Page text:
1. Barrett Ruud, Nebraska. Is Ruud the most talented inside linebacker available? Nope. However, Ruud should be the first one off the board. He's not the fastest at this position, but he has adequate quickness and great instincts. His biggest assets are his smarts (both on and off the field), his work ethic, and his overall character. Ruud is the highest-rated senior prospect in this class. While he might not be the first ILB off the board, he's the best overall prospect because of his tackling ability and overall character. Projected: 1st or 2nd round.
2. Odell Thurman, Georgia. Thurman is a talented linebacker, especially against the run. He fills gaps well and has a good feel for playing near the line of scrimmage. He's a sure tackler who takes very good angles when pursuing the ball carrier. He's a bit undersized for an inside linebacker. Thurman will struggle at times in man coverage because of his size, but he has the speed to be a factor in zone coverage. He may come off the board in the first round because of his talent, but teams must be wary of his off-field problems. Projected: 1st or 2nd round.
3. Channing Crowder, Florida. The most athletic of the top inside linebackers, Crowder has good size and speed, is very fluid both near the line of scrimmage and in the open field, and is the best of these top prospects in pass coverage. Crowder is athletic enough to run with a lot of running backs. He needs to be stronger at the point of attack and be more consistent in his reads. Crowder has a good motor, but can be pushed around at times and sometimes looks lost. Would have been a sure first-rounder in 2006 had he stayed in school. Projected: 1st or 2nd round.
Lofa Tatupu, Southern California. While Tatupu lacks ideal measurables (he's not very tall, and his 40 time is a pedestrain 4.8-ish), he's a football player. At this position, football players are often successful. Tatupu is a sure tackler, fundamentally sound in coverage, and always seems to be around the football. He's always playing hard, is a good blitzer, and has great character. Tatupu might last until the draft's second day, but he'll contribute immediately on special teams and could become a solid starter in the right system. Projected: 4th round.
Lance Mitchell, Oklahoma. I don't like downgrading players because of injuries, especially injuries suffered in 2003, but Mitchell is a rare exception. He grades out well, with good tackling skills and instincts and the speed to be a factor in pass coverage. His knee injury in 2003 seems to have sapped some of that quickness, as he wasn't quite the same player in 2004. Mitchell could rebound and become a solid pro, but teams should be wary of taking him too early and investing too much in him until he proves he's fully recovered. Projected: 2nd or 3rd round.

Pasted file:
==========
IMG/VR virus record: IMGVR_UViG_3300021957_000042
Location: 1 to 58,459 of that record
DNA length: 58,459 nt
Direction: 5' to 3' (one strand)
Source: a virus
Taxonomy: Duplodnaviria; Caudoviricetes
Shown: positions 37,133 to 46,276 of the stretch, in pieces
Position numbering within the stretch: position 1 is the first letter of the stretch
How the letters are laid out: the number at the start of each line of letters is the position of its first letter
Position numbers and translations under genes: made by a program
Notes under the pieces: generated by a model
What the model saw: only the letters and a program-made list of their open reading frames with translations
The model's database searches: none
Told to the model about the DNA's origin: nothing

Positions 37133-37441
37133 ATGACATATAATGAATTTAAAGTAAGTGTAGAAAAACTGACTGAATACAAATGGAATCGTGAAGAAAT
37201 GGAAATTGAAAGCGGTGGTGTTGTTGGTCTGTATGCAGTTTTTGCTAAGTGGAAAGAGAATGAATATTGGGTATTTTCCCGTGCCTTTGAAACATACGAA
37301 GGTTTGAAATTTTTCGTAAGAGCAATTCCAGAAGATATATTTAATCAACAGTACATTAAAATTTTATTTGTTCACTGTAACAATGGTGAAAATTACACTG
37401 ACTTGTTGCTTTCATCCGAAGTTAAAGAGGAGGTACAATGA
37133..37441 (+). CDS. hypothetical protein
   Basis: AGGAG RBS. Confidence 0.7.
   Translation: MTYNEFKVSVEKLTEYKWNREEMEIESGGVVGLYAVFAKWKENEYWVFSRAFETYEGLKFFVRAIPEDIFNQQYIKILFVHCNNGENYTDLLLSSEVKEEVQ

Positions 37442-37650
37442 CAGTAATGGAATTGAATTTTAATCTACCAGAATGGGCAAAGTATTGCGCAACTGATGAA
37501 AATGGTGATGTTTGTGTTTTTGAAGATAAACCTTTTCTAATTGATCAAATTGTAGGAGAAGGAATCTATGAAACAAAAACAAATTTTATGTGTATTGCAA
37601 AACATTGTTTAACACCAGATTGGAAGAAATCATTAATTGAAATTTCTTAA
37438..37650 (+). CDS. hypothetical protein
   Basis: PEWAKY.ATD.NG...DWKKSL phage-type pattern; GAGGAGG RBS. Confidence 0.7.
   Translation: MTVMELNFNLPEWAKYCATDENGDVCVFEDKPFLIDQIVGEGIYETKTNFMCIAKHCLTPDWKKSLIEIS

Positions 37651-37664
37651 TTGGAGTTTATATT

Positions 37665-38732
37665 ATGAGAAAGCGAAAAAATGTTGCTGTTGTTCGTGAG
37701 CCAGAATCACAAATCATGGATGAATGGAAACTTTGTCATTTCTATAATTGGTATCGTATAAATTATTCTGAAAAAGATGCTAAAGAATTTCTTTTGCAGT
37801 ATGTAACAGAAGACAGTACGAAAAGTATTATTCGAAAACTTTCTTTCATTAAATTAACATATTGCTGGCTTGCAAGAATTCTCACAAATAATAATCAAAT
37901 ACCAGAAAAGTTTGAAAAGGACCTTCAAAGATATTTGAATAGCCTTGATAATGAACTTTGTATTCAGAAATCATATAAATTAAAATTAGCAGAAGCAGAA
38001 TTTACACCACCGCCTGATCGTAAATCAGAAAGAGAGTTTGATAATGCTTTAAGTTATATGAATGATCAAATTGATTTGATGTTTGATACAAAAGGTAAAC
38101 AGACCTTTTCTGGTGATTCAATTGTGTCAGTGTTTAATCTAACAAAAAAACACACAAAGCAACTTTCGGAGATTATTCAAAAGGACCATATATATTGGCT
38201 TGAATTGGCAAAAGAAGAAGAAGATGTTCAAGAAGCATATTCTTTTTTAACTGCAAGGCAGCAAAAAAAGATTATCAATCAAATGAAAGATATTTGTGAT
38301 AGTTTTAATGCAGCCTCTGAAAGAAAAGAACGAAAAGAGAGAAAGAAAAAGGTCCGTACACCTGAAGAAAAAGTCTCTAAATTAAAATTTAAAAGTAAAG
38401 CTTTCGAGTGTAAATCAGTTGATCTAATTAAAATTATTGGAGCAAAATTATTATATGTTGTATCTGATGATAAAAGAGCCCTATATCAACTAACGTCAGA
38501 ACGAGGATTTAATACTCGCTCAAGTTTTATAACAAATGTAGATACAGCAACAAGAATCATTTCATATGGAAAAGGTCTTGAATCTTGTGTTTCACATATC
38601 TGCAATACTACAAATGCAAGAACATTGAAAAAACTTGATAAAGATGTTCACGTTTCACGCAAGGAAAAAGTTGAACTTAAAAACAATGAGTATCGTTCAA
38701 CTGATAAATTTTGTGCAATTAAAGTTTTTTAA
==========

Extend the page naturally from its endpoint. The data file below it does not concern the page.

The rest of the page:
Adam Seward, UNLV - 3rd round
Alfred Fincher, Connecticut - 3rd or 4th roundMike Goolsby, Notre Dame - 4th or 5th round
Rian Wallace, Temple - 5th round
Martin Patterson, Texas Christian - 6th or 7th round
1. Shawne Merriman, Maryland. Merriman is the first of the big-time "tweener" players in this class. He needs to improve in pass coverage, because he spent most of his time in college rushing the quarterback, but the overall skill to improve is there. He has great straight-line speed, shows good recognition skills, and has that sixth sense (it seems that he's always around the ball). Merriman is a big hitter who will make plays, and he projects as a standup player (probably a rush linebacker in a 3-4) in the NFL. Projected: 1st round.
2. Derrick Johnson, Texas. Athletic, sideline-to-sideline playmaker who is a force both against the run and the pass. Johnson is a bit inconsistent when teams run at him, but he makes up for that with his tackling skills and athleticism. He's a sure tackler who hits hard enough to force fumbles, and he will get better as a pass-rusher in the NFL. Johnson has played inside linebacker, but doesn't have the bulk to hold up there in the NFL, so teams have looked at him as an outside linebacker. He should be the first "true" linebacker off the board. Projected: 1st round.
3. Demarcus Ware, Troy. It seems like teams are looking at Ware as more of a defensive end, but he needs to add bulk before he can seriously consider playing that position. For now, he appears to be a good fit as an outside linebacker in a 3-4 defense, as he'd be engulfed by most blockers if he played as a down lineman because of his lack of upper-body strength. Ware has big-time quickness off the edge, and he is a fluid athlete. He's still raw, but Ware has shot up the board lately, and will go in the top half of the first round. Projected: 1st round.
Michael Boley, Southern Mississippi. After dominating over three seasons as a starter at USM, Boley takes his playmaking skills and football sense to the NFL. Boley was consistently productive in college, and he is a smart enough player to make it in the NFL despite ideal athleticism or strength. Boley is a smaller player who will struggle at times to shed blocks, but he is a nice prospect who will be picked late in the first day of the draft. Projected: 3rd round.
Kevin Burnett, Tennessee. Burnett is a good tackler who has plenty of upside. But his college career was filled with inconsistencies. The undersized Burnett has to improve in pass coverage, and he has to react quicker when the play is underway. Scouts differ incredibly in their opinion of Burnett because of his inconsistent production and solid upside. If he can develop a better sense of the play in front of him, Burnett has a chance to be a second-round steal. But he will need time to improve his game. Projected: 2nd or 3rd round.
Darryl Blackstock, Virginia - 2nd or 3rd round
Ryan Claridge, UNLV - 3rd or 4th round
Matt McCoy, San Diego State - 3rd or 4th round
Roger Cooper, Montana State - 4th or 5th round
Tyson Smith, Iowa State - 6th round